The rheological behavior of PLA/NCC nanocomposites was also studied. The concentration of the particles was varied from 0.5 to 7 wt %. As with the polypropylene samples, the rheology of the PLA was significantly impacted by the presence of the spray freeze-dried NCC particles. As shown in FIG. 15, complex viscosity increased monotonically by the addition of NCCSFD3 agglomerates into the PLA melt. For concentrations below 3 wt %, the complex viscosity at low frequencies increased and the system did not display any shear thinning behavior at these concentrations. However, at 3 wt % NCCSFD3 concentration and above, the complex viscosity not only increased but also exhibited a shear thinning behavior at low frequencies. This is an indication of occurrence of structure formation within the PLA melt due to particle-particle interaction. Increasing NCCSFD3 concentrations above 3 wt % results in rapidly growing low frequency viscosities of PLA, until the system resists flow at higher concentrations, such as 7 wt %.
 The storage and loss moduli also demonstrated the effect of the NCC reinforcement on the rheology of PLA. FIG. 16 compares the behavior of neat PLA and PLA filled with NCCSFD. A significant increase in the storage and loss moduli of PLA is obtained upon addition of NCCSFD. The transition from liquid to solid-like behavior was observed at NCCSFD3 concentration above 5 wt % where the storage modulus met and exceeded the loss modulus. This is an indication of the network formation caused by dispersed NCCSFD within PLA as a result of increased particle number density. The improved aforementioned rheological properties originated from the created high surface area of porous NCCSFD3 agglomerate structure within PLA and PP, as a result of effective de-agglomeration to capitalize on the benefits of NCC nanoparticles.
 Nonlinear rheological properties of PP containing NCC were also studied. Steady shear viscosity can be estimated from complex viscosity in SAOS tests by using the empirical Cox-Merz rule at equivalent shear rate and frequency, per FIG. 17. However, for structured materials such as highly filled polymers and liquid crystal polymers, the Cox-Merz rule fails. The only possibility for this failure in PP containing NCCSFD is due to the dispersion of NCC nanoparticles and the formation of a structure inside the PP. The results of steady shear viscosity versus shear rate are provided in FIG. 17. PP and PPNCC5% wt show typical non-Newtonian behavior, with the viscosity approaching a flat Newtonian plateau at low shear rates. In comparison, NCCSFD1 exhibits pronounced shear thinning behavior, and the steady shear viscosity shows increasing viscosity with decreasing shear rate. At a high shear rate, the viscosities of nanocomposites and the PP matrix appear to converge, perhaps due to orientation of anisotropic particles induced by the flow field.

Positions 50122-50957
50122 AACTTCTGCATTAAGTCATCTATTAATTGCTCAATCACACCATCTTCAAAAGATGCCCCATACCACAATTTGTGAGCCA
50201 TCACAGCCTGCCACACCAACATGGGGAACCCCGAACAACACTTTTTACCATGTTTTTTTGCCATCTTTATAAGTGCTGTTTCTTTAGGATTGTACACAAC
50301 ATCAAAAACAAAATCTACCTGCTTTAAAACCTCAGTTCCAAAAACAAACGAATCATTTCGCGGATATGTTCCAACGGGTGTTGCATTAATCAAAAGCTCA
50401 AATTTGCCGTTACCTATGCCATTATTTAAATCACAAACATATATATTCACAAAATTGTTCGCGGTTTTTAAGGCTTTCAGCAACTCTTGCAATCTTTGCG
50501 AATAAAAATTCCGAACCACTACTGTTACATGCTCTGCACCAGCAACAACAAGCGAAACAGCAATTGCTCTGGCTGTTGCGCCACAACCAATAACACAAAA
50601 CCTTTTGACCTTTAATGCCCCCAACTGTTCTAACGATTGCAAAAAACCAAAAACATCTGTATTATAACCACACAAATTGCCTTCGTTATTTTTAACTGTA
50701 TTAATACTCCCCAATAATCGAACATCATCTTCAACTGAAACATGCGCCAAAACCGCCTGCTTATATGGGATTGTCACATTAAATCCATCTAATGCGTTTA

Dynamic Mechanical Analysis
 Dynamic mechanical properties refer to the response of a material as it is subjected to a periodic force. Dynamic Mechanical Analysis (DMA) can generate phase transition data for polymers and composites over a range of temperatures or frequencies. Results for DMA testing are shown in FIG. 18 for four samples:
 Neat polypropylene (PP)
 Polypropylene reinforced with 6 wt % NCC, no spray freeze-drying (PP-NCC6)
 Polypropylene reinforced with 6 wt % NCC, with spray freeze-drying (PP-NCCSFD1-6)
 Polypropylene reinforced with 5 wt % NCC, with spray freeze-drying (PP-NCCSFD1-5)
 The DMA profile in FIG. 18 for sample PP-NCC6 is very similar to the PP material, indicating minimal impact of the NCC on the base resin. The two samples where the NCC was spray freeze-dried exhibit significantly higher modulus values over the entire range of temperatures. At 20° C., the modulus values for PP-NCCSFD1-6 and PP-NCCSFD1-5 were approximately 50% and 80% higher, respectively, than for the base PP. As with the rheology results, spray freeze-drying the nanoparticles prior to compounding caused a substantial and measurable change in the dynamic mechanical behavior.
 The addition of a reinforcement typically improves the mechanical properties of the base resin. Tensile properties were measured to determine the impact of spray freeze-drying of the particles on the tensile strength, elongation at break, and modulus of the composite samples. Four samples were compared:
 Neat polypropylene (PP)
 Polypropylene reinforced with 5 wt % NCC, no spray freeze-drying (PPNCC5)
 Polypropylene reinforced with 6 wt % NCC, with spray freeze-drying (PPNCCSFD2-6)
 Polypropylene reinforced with 5 wt % NCC, with spray freeze-drying (PPNCCSFD0.5-5)
 FIG. 19 gives the results for the tensile strength. The samples where the NCC nanoparticles were spray freeze-dried showed an increase in strength of greater than 20% compared to the pure PP or the PPNCC5 sample.